Walking with Yeats on Cave Hill: Alice Milligan and the Irish Cultural Revival – NLI Exhibition

Patricia Byrne reviews the National Library’s exhibition on Alice Millgan and the Irish Cultural Revival.

Extensive archival resources from the National Library of Ireland have been marshalled in the exhibition Alice Milligan and the Irish Cultural Revival. In her fine essay accompanying the exhibition Catherine Morris says: ‘The extensive archival journey required to bring Milligan’s story to light is a reflection of the complexity of one of Ireland’s most intriguing and politically engaged cultural practitioners.’ Alice Milligan (1866-1953) was a prolific writer for six decades, put Northern Ireland on the Irish Revival map, and placed visual culture at the centre of that revival.

Early Years

Born into a northern Protestant Unionist family, Alice was educated at Belfast’s Methodist College and later King’s College London. She and her father were members of the Belfast Naturalist Field Club and it was on field trips that she learned about early photography and transferring images onto glass slides for public projection using gas-powered magic lanterns. This was a technology that she later used in her work as a Lantern Lecturer with the Gaelic League throughout the country.

1891 ‘Political Epiphany’

In 1891 Alice moved to Dublin to continue her teacher training, to take Irish language classes at the Royal Irish Academy and to read Irish literature and history at the National Library. In May 1891 she noted in her diary: ‘While in the train going up O’Connell Street I turned into a Parnellite.’ The sudden death of Parnell in October that year completed her conversion into an Irish literary, cultural and political activist.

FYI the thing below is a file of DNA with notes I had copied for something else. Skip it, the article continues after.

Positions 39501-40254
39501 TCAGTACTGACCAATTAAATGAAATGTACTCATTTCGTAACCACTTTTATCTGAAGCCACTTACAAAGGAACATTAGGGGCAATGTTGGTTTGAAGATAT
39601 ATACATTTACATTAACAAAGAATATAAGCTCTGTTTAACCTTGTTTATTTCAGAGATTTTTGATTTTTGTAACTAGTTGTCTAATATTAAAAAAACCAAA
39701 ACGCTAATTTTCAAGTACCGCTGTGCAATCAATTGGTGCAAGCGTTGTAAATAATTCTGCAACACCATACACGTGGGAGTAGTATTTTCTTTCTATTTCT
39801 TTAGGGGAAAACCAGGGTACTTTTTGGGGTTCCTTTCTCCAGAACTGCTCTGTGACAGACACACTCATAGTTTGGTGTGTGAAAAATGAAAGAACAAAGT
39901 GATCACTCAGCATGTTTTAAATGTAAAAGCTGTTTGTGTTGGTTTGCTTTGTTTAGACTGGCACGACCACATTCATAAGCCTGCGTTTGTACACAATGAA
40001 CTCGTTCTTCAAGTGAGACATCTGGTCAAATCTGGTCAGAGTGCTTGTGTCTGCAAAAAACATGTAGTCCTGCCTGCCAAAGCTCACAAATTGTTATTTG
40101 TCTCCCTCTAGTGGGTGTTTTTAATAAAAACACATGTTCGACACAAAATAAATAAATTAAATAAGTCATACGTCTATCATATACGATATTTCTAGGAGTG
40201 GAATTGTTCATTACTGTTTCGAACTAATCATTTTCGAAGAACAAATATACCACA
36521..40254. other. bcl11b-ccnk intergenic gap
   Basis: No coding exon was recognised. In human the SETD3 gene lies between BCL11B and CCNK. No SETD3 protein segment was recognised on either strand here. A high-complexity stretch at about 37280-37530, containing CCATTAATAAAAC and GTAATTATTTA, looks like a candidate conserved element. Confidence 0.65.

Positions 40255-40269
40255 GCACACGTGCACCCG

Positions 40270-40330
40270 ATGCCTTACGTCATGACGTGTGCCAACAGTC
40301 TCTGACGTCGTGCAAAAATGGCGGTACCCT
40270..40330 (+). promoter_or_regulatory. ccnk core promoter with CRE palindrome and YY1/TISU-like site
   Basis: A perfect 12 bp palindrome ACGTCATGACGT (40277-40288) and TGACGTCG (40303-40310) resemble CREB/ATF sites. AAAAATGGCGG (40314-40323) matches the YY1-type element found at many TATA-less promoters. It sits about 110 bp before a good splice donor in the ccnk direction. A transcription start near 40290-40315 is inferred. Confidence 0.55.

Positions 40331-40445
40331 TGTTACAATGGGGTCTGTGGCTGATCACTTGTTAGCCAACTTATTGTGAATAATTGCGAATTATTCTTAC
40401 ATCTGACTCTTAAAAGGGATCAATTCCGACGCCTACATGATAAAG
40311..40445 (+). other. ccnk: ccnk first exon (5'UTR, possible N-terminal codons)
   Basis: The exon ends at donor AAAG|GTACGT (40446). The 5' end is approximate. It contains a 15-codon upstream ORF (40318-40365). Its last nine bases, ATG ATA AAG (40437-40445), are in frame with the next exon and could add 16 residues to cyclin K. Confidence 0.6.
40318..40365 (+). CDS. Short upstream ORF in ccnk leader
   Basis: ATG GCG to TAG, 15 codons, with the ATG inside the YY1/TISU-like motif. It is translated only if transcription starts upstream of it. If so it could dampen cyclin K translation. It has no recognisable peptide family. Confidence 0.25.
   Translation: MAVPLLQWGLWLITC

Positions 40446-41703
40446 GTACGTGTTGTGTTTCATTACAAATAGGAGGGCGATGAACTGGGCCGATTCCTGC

Tableaux Vivants and Irish National Theatre

Alice Milligan’s career, says Catherine Morris, ‘is a portal to the earliest days of the Irish national theatre movement,’ and one of her remarkable achievements was the connection she made between national theatre and the Irish language. Her aim was to bring theatre to diverse communities across Ireland. She exploited the tableaux vivants (living picture) form where actors remained frozen in character for several minutes while an offstage narrator described the story depicted in the still scene.

Later Years

After the 1916 Rising Alice Milligan campaigned for the release of Roger Casement and attended each day of his trial. After the formation of the Irish Free State she continued to write, lecture and campaign for Irish cultural causes. In 1941 she was awarded an Honorary Doctorate from the National University of Ireland, part of the citation for which read: ‘She gave exceptional work to the Gaelic League, lecturing under the auspices of the League throughout Ireland on Irish history, and her Lantern Talks and Tableaux Vivants are well remembered in aiding the movement for national culture…..’

Lantern Lecturer Recalled

To reflect Alice Milligan’s innovative work in promoting the Irish language and culture through images from a magic lantern, the NLI exhibition includes a series of projected images related to Alice Milligan’s life: Parnell’s funeral in 1891; the Wolfe Tone convention of 1898; the reading room of Dublin’s National Library where Alice Milligan studied in the 1890s. Included also is a photo of Cave Hill, Belfast – with its symbolic association with Wolfe Tone – and where Alice Milligan and W B Yeats had walked together.

Discover Your National Library

The Alice Milligan exhibition is one of a series of rotating and linked temporary exhibitions designed to open up the rich NLI archives to the public. The format of having an expert curator provide an overview on video, together with multimedia exhibits of the NLI archives and an accompanying in-depth curator essay, all combine to provide an accessible and rich insight into the life of a unique Irish cultural and political activist.

Image Credits
All images by permission of National Library of Ireland
Alice Milligan
Cave Hill, Belfast (1880-1914)
Essay Cover for Alice Milligan Exhibition

Leave a Reply

%d bloggers like this: